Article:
Diversity still matters

This is the final ADCS blog-spot in October, when we celebrate Black History Month, so I’d like to return to the subject of racial and ethnic diversity, which I last blogged about back in September 2018. In that piece, I reflected on the low number of black and other minority colleagues in the most senior positions in children’s services, and noted that as a group of leaders we are far less diverse than the communities we serve. Regrettably, this remains true two years on. However, action on this issue continues, and is accelerating.

Back in October of 2018 The Staff College (the public sector leadership organisation for children’s services) held an alumni event for graduates of the five cohorts of its Black and Asian Leadership Initiative (BALI) programme. This sowed the seeds of a bigger idea, which has come to fruition this autumn with the launch on 14 October 2020 of a permanent BALI Network. This network brings together people who have completed the BALI programme to share their experiences and support each other and also invites allies to join, help, advocate and support the cause.

Meanwhile, in March 2019, as one of the recommendations in its policy paper “A workforce that works for all Children” ADCS made an explicit call for a focus on and investment in training BAME leaders for the future. The Staff College has gone on since then to secure the funding to run two BALI cohorts a year, and in November of this year, the BALI programme’s ninth cohort will participate in a two day virtual ‘residential’, structured around the different stages of a career from middle to senior leadership, and with a focus on the added value that Black / Asian leadership can bring.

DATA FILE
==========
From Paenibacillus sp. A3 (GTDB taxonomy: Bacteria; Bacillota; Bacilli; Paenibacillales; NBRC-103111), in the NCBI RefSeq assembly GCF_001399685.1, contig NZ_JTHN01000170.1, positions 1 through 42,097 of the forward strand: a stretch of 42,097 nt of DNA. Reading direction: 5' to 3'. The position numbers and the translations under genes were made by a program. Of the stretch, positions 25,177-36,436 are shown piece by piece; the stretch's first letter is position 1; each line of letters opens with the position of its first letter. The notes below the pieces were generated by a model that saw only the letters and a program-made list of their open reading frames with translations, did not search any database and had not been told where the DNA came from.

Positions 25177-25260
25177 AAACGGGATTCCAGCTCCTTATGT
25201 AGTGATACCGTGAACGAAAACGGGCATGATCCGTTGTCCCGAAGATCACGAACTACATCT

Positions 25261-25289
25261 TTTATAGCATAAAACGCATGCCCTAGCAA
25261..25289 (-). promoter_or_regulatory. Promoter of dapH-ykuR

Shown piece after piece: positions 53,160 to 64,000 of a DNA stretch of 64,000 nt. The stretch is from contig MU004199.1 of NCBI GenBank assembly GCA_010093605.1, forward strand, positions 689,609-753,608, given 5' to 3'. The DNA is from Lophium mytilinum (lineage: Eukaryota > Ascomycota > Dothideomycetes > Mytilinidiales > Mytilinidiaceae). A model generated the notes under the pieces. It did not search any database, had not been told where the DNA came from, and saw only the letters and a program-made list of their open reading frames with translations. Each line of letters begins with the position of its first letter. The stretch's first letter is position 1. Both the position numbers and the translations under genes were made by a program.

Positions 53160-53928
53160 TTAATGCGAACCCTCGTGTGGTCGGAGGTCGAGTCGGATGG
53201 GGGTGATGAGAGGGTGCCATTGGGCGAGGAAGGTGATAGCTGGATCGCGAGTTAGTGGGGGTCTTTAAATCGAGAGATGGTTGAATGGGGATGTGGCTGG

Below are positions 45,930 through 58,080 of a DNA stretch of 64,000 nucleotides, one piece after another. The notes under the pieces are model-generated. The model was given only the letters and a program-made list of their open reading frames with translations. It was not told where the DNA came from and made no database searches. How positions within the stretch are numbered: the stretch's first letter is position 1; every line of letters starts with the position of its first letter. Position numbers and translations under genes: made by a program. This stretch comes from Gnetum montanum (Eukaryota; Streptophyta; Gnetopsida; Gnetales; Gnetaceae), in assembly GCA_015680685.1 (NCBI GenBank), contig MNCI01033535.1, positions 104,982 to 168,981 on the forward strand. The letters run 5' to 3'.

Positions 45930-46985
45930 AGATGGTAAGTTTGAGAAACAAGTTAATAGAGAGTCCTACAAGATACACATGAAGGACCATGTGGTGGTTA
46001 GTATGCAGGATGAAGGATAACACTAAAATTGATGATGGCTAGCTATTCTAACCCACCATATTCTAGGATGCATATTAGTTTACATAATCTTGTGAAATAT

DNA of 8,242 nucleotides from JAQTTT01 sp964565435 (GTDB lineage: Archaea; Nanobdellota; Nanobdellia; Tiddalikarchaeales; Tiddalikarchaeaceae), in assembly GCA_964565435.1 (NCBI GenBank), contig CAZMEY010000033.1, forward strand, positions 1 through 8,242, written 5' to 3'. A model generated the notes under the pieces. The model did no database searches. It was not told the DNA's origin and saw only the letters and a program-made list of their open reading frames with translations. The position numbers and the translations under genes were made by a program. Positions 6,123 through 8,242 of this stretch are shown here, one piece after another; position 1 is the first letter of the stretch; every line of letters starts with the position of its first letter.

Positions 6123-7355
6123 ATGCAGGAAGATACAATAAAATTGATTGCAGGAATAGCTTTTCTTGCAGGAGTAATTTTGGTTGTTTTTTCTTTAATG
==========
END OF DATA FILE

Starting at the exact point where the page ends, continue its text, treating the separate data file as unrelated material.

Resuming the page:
Alongside this work at a national level, regions are taking action too. In London, within the workforce work-stream of the London Innovation and Improvement Alliance (LIIA), there is a commitment to establish a kind of ‘pre-BALI’ programme for London’s aspiring BAME leaders. A steering group is now actively engaged in the design of this programme, which we hope to be able to launch early next year. In response to feedback from BALI alumni, who continue to experience barriers to progression in the organisations that employ them, this programme will not only provide a development opportunity for BAME colleagues, but – crucially – will contain an element of anti-racist challenge to the organisations they work for. What are the behaviours and biases in our organisations that stand in the way of BAME advancement?

Individual local authorities can also make change happen. Our colleagues in ADASS are taking forward a pilot to implement the NHS’s Workforce Race Equality Standards (WRES) in the adult social care workforce, and local authority children’s services are encouraged to participate too by adopting/adapting the nine NHS indicators for local authorities, which can be found on p.73 of the NHS Workforce Race Equality Standard report. In Merton, we’re not confining this work to the ‘people’ services, but applying these adapted measures across the whole council.

In response to the disproportionate impact of Covid-19 on BAME communities, and the resurgence of Black Lives Matter following the killing of George Floyd, our local, regional and national actions to tackle racism and discrimination are under the spotlight as never before. This scrutiny can only be a good thing. On Wednesday 4 November, straight after the official opening of this year’s NCAS Conference, the plenary is: Equality, Diversity and Inclusion – Inclusive Leadership in Social Care. This session will challenge delegates to consider how they exercise inclusive leadership. I urge you to attend.


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